1. In the wake of yesterday's explosive NBA arena news (an NBA Board of Governors committee voted unanimously against allowing the Sacramento Kings to relocate to Seattle, in advance of a full board vote next month), the Puget Sound Business Journal reports that the details of the vote, which are slowly trickling out, remain "murky."
Despite initial reporting that the vote was 12-0 against allowing the team to move, the PSBJ reports, an NBA spokesman says the vote was actually taken only by the NBA relocation committee, and was 7-0. (The 12 number comes from combining the relocation committee with the finance committee.) The exact date for a final vote by the full NBA board—sometime in mid-May—also remains unclear.
2. Seattle Transit Blog gets into the weeds on plans to connect downtown Seattle and West Seattle bus routes once the viaduct comes down and demolition begins in 2016. Currently, King County Metro is planning to run buses along a new two-way Columbia St., with buses traveling in both directions between Alaskan Way and Third Ave. on bus-only lanes.
STB is partial to the rejected two-way Main St. alternative, "would have provided by far the best intermodal connectivity and access to the south end of downtown" but was opposed by "anti-bus NIMBYs" who didn't want new transit traffic in the heart of Pioneer Square.
3. Echoing state Republicans' newfound grass-is-always-greener view of Democratic governors past (and quoting liberally from conservative blogger Erik Smith), the Columbian editorial board argues that Gov. Jay Inslee isn't being as "moderate" as he portrayed himself during last year's campaign, "investing ... political capital" in the upcoming special session, when the house and senate will have to come to an agreement on the state budget.
"With more ownership ... comes more accountability, and if those 'light years'" Inslee said lay between Republicans and Democrats "cannot be traversed by the partisan politicians, Inslee could be viewed as a misguided mediator."
4. She's a beyond-long-shot candidate for mayor of Seattle, but Greenwood activist and landscape designer Kate Martin impressed us during last night's debate with her level-headedness, her specificity, and her calm demeanor—a far cry from the bomb-throwing candidate we've written about in years past.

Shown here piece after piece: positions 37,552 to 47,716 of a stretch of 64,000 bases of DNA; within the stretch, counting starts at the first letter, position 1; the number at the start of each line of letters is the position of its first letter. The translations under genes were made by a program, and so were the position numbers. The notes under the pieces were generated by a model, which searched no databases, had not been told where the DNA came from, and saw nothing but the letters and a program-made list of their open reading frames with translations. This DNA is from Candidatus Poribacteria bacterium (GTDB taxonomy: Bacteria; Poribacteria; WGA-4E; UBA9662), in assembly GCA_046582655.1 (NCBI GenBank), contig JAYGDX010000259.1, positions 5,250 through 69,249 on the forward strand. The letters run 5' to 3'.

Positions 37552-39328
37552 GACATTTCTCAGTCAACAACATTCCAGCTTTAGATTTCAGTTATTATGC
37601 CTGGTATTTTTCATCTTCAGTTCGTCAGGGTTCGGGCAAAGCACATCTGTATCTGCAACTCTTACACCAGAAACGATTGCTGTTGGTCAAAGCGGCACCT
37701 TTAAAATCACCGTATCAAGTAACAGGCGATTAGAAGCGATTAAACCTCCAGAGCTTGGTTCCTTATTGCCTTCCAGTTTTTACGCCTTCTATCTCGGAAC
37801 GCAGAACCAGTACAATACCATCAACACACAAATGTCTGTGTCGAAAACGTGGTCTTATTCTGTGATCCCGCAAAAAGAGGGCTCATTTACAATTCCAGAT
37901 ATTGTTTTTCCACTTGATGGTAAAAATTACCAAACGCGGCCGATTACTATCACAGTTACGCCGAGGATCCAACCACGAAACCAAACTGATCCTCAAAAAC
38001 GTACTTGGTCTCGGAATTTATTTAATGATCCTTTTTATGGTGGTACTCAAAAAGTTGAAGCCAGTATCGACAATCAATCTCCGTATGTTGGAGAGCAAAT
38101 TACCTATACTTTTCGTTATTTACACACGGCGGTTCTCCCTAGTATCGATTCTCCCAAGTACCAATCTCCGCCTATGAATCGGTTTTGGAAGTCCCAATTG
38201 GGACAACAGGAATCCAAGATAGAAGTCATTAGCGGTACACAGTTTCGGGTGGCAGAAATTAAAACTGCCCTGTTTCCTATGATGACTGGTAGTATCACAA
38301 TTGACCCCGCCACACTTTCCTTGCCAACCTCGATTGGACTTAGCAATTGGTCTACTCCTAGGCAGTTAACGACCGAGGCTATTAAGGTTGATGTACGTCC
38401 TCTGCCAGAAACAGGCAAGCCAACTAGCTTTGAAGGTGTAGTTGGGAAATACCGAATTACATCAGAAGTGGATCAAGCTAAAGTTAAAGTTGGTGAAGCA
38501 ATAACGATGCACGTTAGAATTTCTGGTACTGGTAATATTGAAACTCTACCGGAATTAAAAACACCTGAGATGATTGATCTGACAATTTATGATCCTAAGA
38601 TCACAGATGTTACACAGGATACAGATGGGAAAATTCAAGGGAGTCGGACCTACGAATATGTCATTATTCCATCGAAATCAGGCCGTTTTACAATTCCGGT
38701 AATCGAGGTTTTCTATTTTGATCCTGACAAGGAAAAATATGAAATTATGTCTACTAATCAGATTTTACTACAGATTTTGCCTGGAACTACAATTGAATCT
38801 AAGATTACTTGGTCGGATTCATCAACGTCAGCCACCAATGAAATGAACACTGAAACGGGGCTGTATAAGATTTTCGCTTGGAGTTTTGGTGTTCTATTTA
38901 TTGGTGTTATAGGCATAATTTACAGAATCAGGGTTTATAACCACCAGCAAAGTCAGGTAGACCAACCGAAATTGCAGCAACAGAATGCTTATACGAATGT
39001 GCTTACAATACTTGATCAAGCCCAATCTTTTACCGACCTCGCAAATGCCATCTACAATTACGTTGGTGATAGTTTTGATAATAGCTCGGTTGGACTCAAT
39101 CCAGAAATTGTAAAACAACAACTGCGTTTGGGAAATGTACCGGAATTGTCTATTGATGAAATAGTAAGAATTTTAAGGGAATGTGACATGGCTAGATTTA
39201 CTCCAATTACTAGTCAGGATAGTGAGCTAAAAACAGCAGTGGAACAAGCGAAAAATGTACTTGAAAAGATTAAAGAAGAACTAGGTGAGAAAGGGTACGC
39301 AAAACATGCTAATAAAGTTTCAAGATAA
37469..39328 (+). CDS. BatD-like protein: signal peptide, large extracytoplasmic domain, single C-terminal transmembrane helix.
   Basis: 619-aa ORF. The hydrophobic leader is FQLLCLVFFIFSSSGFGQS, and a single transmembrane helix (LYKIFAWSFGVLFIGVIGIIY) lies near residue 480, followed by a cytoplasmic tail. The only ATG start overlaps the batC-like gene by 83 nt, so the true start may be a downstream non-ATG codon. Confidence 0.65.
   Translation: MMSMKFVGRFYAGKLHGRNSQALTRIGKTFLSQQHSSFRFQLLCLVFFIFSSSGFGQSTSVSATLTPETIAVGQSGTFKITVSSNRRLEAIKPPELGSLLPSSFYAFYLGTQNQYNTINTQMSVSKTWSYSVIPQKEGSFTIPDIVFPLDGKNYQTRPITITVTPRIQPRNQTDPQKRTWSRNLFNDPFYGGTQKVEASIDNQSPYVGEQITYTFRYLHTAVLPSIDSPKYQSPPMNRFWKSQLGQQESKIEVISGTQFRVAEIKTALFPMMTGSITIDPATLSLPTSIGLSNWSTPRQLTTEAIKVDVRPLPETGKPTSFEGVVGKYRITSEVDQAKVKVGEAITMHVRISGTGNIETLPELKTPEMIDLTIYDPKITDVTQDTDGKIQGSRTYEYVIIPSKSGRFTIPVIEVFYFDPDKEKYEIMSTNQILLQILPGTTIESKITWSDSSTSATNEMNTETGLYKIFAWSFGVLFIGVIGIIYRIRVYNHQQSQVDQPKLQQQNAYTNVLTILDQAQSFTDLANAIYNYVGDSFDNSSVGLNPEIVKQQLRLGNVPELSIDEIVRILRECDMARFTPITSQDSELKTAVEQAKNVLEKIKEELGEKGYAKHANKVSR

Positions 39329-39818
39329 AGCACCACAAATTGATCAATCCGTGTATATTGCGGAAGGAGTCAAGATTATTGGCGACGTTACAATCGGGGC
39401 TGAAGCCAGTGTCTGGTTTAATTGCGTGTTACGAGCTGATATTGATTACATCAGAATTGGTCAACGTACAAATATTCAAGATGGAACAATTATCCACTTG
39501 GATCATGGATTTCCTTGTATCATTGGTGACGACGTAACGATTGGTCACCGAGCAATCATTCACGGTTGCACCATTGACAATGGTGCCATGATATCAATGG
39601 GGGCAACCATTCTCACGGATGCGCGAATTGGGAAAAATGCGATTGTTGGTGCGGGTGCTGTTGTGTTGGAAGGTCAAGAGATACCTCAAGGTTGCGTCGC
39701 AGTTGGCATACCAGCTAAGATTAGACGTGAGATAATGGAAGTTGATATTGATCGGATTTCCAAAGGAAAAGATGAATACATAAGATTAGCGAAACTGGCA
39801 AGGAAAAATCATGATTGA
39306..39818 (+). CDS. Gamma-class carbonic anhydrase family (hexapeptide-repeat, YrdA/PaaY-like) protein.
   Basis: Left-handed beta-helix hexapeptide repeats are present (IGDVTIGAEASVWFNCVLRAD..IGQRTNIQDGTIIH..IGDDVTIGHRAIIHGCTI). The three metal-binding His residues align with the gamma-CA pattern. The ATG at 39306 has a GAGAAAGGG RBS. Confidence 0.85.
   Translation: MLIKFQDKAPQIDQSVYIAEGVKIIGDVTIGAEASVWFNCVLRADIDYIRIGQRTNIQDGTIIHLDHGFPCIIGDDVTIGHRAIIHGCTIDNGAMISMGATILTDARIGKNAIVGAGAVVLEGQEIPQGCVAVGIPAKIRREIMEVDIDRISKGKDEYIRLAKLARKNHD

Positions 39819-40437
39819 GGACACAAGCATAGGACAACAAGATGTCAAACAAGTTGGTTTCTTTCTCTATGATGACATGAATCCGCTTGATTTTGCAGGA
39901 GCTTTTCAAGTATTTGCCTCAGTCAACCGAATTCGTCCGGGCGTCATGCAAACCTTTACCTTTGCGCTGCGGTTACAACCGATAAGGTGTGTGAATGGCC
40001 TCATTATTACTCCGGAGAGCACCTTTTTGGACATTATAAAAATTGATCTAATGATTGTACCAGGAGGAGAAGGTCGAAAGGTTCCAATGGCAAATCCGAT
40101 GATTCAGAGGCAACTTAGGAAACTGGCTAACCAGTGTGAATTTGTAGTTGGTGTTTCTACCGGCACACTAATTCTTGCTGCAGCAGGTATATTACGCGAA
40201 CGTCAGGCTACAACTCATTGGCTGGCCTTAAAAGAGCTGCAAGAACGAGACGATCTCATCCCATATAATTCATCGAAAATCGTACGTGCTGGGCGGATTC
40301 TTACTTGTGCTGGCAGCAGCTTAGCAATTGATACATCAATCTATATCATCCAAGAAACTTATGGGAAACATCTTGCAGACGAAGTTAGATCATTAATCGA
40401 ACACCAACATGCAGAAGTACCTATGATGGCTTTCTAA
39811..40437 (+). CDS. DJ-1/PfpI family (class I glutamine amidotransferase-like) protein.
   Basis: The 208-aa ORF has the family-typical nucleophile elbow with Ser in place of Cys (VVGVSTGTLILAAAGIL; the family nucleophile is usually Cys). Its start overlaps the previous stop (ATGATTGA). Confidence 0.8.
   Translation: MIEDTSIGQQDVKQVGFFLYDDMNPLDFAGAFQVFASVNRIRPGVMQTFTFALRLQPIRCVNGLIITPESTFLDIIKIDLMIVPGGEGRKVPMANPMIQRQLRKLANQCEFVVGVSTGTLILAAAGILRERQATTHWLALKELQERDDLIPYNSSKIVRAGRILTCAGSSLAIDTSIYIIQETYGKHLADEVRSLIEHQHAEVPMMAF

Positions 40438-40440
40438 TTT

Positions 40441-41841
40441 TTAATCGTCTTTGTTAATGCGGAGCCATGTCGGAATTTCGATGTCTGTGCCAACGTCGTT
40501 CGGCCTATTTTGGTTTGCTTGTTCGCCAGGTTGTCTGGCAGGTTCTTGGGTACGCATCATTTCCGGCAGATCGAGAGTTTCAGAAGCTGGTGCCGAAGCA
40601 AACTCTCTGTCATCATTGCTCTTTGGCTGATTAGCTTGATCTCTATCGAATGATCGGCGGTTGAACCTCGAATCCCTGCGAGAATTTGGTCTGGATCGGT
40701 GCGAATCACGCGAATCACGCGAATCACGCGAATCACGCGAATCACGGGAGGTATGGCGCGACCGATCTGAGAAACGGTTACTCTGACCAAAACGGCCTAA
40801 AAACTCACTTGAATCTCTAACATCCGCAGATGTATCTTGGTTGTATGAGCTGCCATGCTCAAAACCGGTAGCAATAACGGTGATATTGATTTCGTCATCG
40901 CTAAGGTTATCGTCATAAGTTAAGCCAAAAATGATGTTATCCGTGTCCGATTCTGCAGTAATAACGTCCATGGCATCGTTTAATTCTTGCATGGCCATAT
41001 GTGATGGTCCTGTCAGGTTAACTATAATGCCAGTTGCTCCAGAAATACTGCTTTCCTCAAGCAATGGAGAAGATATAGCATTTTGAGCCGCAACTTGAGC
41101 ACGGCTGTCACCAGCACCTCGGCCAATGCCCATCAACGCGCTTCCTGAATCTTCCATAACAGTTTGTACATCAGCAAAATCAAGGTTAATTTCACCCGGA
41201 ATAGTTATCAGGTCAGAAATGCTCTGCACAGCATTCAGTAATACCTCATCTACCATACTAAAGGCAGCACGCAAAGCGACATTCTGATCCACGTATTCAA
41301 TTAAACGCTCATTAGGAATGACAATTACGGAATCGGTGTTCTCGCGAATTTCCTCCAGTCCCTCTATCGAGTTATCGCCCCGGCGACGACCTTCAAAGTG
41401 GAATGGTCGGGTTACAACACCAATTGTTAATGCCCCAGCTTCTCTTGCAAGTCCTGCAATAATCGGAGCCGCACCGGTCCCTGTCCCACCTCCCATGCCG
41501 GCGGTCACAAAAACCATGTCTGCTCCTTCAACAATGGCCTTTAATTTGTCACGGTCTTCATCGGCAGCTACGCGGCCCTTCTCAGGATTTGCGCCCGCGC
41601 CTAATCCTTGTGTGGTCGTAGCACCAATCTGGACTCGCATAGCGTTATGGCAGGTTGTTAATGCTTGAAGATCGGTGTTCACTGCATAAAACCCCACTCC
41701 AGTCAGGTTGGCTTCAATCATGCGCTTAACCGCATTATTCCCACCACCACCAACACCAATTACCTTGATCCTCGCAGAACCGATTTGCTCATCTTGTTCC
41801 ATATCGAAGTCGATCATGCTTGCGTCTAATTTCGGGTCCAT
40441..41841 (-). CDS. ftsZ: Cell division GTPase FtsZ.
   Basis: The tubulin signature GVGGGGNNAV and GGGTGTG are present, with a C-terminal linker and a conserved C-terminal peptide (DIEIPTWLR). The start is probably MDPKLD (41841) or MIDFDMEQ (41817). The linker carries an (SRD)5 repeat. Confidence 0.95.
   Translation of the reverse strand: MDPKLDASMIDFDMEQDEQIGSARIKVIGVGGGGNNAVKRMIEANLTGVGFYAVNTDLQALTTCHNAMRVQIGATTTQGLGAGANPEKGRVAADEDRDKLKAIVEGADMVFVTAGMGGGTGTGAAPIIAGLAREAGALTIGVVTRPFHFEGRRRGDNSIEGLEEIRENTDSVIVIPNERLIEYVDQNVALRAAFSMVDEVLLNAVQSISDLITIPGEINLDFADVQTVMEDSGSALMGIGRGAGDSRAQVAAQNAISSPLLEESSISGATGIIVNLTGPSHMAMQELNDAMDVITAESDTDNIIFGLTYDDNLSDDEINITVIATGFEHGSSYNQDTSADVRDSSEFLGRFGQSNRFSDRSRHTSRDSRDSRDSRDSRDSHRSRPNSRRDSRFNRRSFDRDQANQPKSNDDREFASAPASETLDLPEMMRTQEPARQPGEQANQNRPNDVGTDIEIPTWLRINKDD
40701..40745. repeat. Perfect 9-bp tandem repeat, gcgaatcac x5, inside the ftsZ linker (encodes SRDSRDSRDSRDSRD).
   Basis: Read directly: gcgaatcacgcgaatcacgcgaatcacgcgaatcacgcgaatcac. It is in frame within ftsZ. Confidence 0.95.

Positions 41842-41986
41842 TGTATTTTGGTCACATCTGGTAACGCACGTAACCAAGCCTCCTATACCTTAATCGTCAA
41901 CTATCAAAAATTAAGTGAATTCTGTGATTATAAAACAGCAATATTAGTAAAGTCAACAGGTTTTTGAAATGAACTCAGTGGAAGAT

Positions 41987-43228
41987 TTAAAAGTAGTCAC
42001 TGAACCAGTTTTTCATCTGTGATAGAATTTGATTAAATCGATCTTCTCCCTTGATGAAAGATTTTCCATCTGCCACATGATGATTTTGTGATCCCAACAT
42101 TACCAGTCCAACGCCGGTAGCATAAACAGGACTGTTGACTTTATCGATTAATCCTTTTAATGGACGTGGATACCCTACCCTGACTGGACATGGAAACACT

Crosscut sat down with Martin yesterday. In their interview, Martin outlines some of her proposals, including: Charging a B&O tax on service firms like lawyers and architects; replacing the head of the city's office for education (the department Martin identified as the city's "worst" last night), and requiring car owners to buy a $100 ORCA card with their annual registration, to help pay for King County Metro.
5. At the Seattle Times, columnist Lynne Varner takes on a highly misleading KIRO story suggesting that "Seattle taxpayers" are funding "luxury rides" and "chauffers" for some lucky school kids while "tens of thousands" of less fortunate children are forced to "wait at bus stops."
The story, if you read beyond KIRO's screaming headline and gotcha lead, is that the school district pays for cab rides to make it possible for about 300 public school students statewide to stay in their original schools after they've been displaced from their homes due to economic hardship—as required by federal law.
Varner writes: "If you’re a parent forced to endure those chilly dark Seattle mornings waiting for the yellow bus, the new story seem to point to something patently unfair." But when you look at the details, a different story emerges. "Who’s in those cars? Special education students. Don’t be surprised. That’s for a good reason. Town cars offer a consistency and reliability important to special education students, especially those with autism."
And complaints that the district could save money by putting the students on buses don't pencil out: Seattle, Varner notes, doesn't own any of its own buses. Even town cars, which cost around $25 plus $2 a mile, are cheaper than the $250 to $275 an hour it costs to operate a yellow bus. That's more complicated than "school district provides private chauffers for a few privileged kids," but it happens to have the benefit of being true.